Dear Family Volley,
I have just been diagnosed with cancer. It's very treatable with an excellent prognosis, however, my young children will have to see me go through various treatments, be away from me more (I'm a stay at home mom) and have a lot of disruption. They are 1 and 3. How much and how should we explain to them what is going on?
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Dear Family Volley,
I hate to ask such a “overwhelming” question… but we are dealing with my very sudden and shocking discovery of my husband’s mother with a brain tumor. Her mother (my husband’s grandmother) is still alive – so we thought we would easily have 20+ years with her. His mom is only 72yrs… Better yet maybe my question is How do I support my two young girls and my husband through all of this sadness, stress, and soon to be loss, while trying to deal with it myself? How do we support two very sad girls?
5 years ago I lost my grandmother to a brain tumor as well. So I understand it all. But how do I explain this all to my 2 little girls (7 1/2 and 10). We finally sat them down. They both are incredibly intelligent and I think they understand that this will mean death… but it is affecting them greatly.
We live in FL on the West coast and Grandma San lives in Maine. She was given 2-4 months. She just finished a round of radiation and we just heard that she lost most of her hair. We will be heading up there next Thursday (4/8) until the 20th. Kind of a way to give all of us – but mostly our daughters some time with her and possibly a goodbye. We have a book. But it’s just not helping. My eldest is definitely stressing and constantly thinking about it. She even started to sleepwalk again due to her worries. Our youngest – well she is aware and we believe she is internalizing it. But not really understanding it all.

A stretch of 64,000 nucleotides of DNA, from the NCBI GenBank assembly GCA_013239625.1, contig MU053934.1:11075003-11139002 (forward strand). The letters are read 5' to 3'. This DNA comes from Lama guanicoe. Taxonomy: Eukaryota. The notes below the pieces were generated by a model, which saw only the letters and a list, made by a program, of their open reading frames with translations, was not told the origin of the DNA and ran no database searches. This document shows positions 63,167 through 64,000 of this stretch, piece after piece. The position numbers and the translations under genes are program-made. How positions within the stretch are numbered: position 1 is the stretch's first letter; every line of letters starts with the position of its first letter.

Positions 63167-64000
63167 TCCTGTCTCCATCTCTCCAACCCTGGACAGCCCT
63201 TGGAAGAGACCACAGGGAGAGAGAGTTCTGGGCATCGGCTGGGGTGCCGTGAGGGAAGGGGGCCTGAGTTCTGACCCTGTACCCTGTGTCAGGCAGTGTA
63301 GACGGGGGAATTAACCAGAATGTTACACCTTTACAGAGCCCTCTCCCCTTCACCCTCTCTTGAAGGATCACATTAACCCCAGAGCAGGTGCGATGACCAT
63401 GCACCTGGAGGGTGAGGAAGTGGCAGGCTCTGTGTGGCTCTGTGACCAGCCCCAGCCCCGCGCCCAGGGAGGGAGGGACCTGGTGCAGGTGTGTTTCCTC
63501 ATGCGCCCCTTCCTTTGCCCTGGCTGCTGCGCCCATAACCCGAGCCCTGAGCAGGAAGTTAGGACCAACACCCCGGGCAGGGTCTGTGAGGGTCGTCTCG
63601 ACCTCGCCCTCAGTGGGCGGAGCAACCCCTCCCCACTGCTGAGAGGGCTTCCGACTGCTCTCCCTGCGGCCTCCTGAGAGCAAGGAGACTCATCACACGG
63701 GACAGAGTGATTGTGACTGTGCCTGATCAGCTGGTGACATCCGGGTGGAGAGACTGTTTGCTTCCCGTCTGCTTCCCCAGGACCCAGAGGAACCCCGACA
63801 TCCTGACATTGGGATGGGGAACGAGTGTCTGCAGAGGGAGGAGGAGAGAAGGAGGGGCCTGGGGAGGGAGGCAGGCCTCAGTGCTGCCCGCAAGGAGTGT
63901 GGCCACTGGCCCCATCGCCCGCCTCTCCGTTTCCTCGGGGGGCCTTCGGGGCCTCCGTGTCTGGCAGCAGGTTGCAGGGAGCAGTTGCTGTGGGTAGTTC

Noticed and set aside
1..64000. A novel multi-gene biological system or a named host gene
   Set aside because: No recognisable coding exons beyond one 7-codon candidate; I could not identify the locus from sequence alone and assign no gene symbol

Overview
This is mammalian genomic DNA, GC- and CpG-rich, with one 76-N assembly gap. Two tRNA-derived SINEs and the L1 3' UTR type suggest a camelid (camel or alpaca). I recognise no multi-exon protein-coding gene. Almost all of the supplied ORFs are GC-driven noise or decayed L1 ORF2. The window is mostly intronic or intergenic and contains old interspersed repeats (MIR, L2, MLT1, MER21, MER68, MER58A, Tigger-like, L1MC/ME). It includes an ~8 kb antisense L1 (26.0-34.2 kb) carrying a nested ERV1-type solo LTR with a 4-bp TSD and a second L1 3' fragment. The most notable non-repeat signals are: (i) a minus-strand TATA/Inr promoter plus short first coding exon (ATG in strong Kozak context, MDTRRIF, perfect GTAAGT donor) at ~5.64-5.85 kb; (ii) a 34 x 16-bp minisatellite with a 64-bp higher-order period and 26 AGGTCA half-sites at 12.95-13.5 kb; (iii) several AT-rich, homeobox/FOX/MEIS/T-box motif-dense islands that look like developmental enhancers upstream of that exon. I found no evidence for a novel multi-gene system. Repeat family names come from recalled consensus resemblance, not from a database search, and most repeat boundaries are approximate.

So “Grandma San” has not passed away yet… but we know it will happen sooner rather than later. We are all devastated.
I’ve been relying on my parents/wonderful friends to help support me – because it is just too much for my husband – as he is trying so hard to deal with it all himself. I also need someone who is unbiased to help…
Thank you so much. Truly. Any insight would be phenomenal!
West coast, Florida
Dear Holly and Kymmie,
I am so sorry for what you and your families are dealing with. Our thoughts and prayers are with you as you are coping with these challenges.
Every person, every child copes with stress from death and illness differently. When children are very young, you can be more limited with what you tell them. You never want to lie, or deceive. In your case Holly, you are able to talk more about the affects that the treatments will have on you and less on the cancer. Explain that you are sick and that you will be given medicine to get better, but the medicine makes your hair fall out. Assure them it will grow back and that it doesn't hurt. Explain to them what you will do until your hair grows back so they know how you will make things "normal". There is usually not a need to tell them what "could" happen, or how bad it "could" be.
It is important to recognize how the stress is affecting them. Some children become more violent or disobedient, some become very quiet and withdrawn, there will most likely be some behavioral repercussions because of the stress. Be very patient as these changes manifest themselves. Think about how hard it is to deal with these things as an adult, then think what that must be like to their little bodies and inexperienced brains.
Now... Some general guidelines to help children deal with the stress of death and illness. (These principles can apply to any stress, new sibling, moving, starting school, anything).
- Create a low stress environment: it is important during these trying times to do all you can to keep as much stress out of your home as you can. Little things like getting behind on the laundry, or letting rooms get out of order or cluttered. If emotionally or physically this isn't possible, don't hesitate to ask for help. Even if it is just for a short time. Assess what everyday things bring stress and anxiety into your home and try to safeguard yourself from those things by thinking ahead and being prepared. If there are unnecessary activities in your family's lives, think about eliminating them until things get back to normal.